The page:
Will Children of Gay Parents Sway the Supreme Court on Gay Marriage?

In another amicus brief, for the U.S. Court of Appeals for the Fifth Circuit, B.N. Klein (who has also written under the pen name Rivka Edelman) wrote about her abusive upbringing being raised by her mom and her mom's partner. The abuse she experienced was common, she wrote, among the other children she knew in her mom's circle of gay and lesbian friends.

Valeria Tanco (L), and Sophy Jesty pose with their new baby girl, Emilia, at their home in Knoxville, Tennessee April 7, 2014.
Valeria Tanco (L), and Sophy Jesty pose with their new baby girl, Emilia, at their home in Knoxville, Tennessee April 7, 2014. | (Photo: REUTERS/WADE PAYNE)

Within the LGBT community, Klein said, children are used as "props to be publicly displayed" to communicate the notion that homosexuals are just like heterosexuals.

Klein does not believe that all gays are "de facto bad parents," but from her own experience, "the gay community has never ... put children first as anything other than a piece of property, a past mistake, or a political tool to be dressed up and taken out as part of a dog and pony show to impress the well-meaning."

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Same-sex parenting has become a key issue in the debate over government recognition of gay marriage because the well-being of children is central to the argument of same-sex marriage opponents.

That argument goes like this: While many relationships, of many types, can contribute positively to society, the marital relationship is the only one that government has an interest in recognizing because of its importance for the raising of children. Children raised by their biological mother and father do best, research has shown. And when the marriage relationship fails, through death, divorce, separation or abuse, the State must often decide what is best for the children. Additionally, the State will often need to expand its services when marriages fail because the children of failed marriages have, on average, higher rates of incarceration and mental health problems, and lower rates of graduation and employment. It is in the interest of government, therefore, to uphold conjugal marriage as the preferred norm for the raising of children.

For supporters of same-sex marriage, on the other hand, the adults, not the children, are central to their argument. Any consensual relationship of two people is not "equal," they argue, if they are not also allowed to get a state-issued marriage licence.

So, while the interests of children is not central to the arguments of same-sex marriage supporters, its centrality to the argument of traditional marriage supporters has led to heated debates over same-sex parenting.

Under pressure from gay rights groups, the American Sociological Association issued a 2005 report stating that there is "no difference" between same-sex and opposite-sex parents. The report's conclusions, however, were mostly based upon convenience samples that were not representative of the general population. There were other methodological issues as well. Some of the studies, for instance, drew conclusions about the skills of the parents based upon what the parents themselves reported.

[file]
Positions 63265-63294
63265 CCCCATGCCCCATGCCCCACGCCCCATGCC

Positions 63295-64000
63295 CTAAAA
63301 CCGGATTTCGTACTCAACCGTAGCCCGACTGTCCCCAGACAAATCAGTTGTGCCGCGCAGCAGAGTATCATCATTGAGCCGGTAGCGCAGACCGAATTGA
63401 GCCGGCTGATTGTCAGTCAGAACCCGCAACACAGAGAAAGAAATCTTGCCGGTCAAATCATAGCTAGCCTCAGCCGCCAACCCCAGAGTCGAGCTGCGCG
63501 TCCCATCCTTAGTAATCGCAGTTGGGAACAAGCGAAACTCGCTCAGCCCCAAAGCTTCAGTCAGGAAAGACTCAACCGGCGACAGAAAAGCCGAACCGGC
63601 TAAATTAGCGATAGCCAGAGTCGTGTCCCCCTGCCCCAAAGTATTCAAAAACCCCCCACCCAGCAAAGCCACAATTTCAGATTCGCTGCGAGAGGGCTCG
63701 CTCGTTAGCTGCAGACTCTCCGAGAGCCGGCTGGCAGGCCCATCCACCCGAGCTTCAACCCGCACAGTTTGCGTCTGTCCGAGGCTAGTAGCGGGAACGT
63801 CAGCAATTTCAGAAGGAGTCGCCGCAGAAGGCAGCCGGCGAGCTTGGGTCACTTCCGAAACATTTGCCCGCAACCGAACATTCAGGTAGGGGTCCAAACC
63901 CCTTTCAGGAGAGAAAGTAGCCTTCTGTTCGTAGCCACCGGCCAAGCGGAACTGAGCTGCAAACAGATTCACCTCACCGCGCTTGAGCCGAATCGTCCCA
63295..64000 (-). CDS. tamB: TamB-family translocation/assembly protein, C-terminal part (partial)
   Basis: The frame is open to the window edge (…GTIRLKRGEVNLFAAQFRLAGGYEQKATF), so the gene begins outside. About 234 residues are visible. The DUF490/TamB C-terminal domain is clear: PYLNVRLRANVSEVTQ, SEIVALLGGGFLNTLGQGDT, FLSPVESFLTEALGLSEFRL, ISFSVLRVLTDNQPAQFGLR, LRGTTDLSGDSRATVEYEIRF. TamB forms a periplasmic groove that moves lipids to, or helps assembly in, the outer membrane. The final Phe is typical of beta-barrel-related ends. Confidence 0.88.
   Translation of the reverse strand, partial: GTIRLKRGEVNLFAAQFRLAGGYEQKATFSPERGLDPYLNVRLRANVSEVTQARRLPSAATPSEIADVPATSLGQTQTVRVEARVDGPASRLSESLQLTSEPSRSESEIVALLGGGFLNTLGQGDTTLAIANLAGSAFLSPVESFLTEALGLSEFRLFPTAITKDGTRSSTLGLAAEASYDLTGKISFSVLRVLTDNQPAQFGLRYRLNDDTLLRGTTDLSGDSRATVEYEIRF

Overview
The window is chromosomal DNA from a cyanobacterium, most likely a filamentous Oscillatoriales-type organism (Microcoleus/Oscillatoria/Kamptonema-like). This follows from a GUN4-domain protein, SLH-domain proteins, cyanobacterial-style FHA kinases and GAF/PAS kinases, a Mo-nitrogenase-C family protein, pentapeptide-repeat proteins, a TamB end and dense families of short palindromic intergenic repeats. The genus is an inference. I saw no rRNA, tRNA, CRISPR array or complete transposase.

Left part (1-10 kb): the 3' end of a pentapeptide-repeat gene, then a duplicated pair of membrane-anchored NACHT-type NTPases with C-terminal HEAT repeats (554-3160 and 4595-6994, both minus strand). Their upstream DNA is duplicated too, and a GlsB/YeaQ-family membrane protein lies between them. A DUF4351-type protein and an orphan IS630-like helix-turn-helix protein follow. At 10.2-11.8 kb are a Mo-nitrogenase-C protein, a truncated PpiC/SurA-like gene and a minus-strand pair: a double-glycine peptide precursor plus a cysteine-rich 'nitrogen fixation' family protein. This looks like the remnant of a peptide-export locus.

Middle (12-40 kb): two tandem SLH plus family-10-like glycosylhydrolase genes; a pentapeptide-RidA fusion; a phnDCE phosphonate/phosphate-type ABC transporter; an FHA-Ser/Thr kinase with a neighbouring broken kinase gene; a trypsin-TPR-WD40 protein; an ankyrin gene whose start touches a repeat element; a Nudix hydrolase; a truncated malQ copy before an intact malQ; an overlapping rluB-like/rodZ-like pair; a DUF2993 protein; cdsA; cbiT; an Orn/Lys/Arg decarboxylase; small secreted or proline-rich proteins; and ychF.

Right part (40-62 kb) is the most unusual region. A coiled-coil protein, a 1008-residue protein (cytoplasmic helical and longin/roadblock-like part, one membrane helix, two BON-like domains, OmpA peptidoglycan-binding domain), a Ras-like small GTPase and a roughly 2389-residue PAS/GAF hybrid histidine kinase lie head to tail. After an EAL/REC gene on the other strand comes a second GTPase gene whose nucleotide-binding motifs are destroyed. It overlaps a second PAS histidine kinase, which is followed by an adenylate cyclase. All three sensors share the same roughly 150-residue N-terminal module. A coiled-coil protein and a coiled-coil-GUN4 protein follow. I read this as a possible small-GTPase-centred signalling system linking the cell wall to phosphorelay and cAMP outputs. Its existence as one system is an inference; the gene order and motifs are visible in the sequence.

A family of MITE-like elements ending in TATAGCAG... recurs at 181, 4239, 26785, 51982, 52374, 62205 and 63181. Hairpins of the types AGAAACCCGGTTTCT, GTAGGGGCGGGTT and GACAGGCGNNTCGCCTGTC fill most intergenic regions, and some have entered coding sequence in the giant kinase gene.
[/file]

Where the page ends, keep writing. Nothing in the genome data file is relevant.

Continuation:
Since that report, other researchers have sought to do better by using objective measures and probability samples.

A 2013 study using the Canadian census, for instance, found that children raised by same-sex parents had lower high school graduation rates than children raised by single parents or opposite-sex parents.

Another effort, the New Family Structures Study at the University of Texas at Austin, used a sample of 15,000 Americans and asked respondents if their mother or father ever had a same-sex relationship.

The study could not draw any firm conclusions about same-sex parenting because, even with such a large sample, only 248 reported having a parent who was in a same-sex relationship. And of those, not all of them were raised by two parents of the same gender.

The results of the study suggest, however, that the ASA's conclusions may not be correct. Those who reported having a parent who had a same-sex relationship were less healthy and more depressed. Plus, they were more likely to be unemployed, to have more sex partners, to have experienced more sexual victimization and to reflect negatively on their childhood.

The study's principle researcher, Mark Regnerus, associate professor of sociology at The University of Texas at Austin, was attacked by gay marriage supporters for those findings. They attempted, unsuccessfully, to get the academic journal Social Science Research to remove Regnerus' peer-reviewed paper reporting the results of the study and to get UT-Austin to sanction him.

Liberal media outlets continue to report the ASA's report as definitive and the NFSS as flawed, even though the SSR and UT-Austin both concluded that Regnerus met academic standards. Politifact, for instance, recently dismissed the study by citing the fact that it was controversial while upholding the ASA report as definitive, while never noting the controversies surrounding the ASA report.

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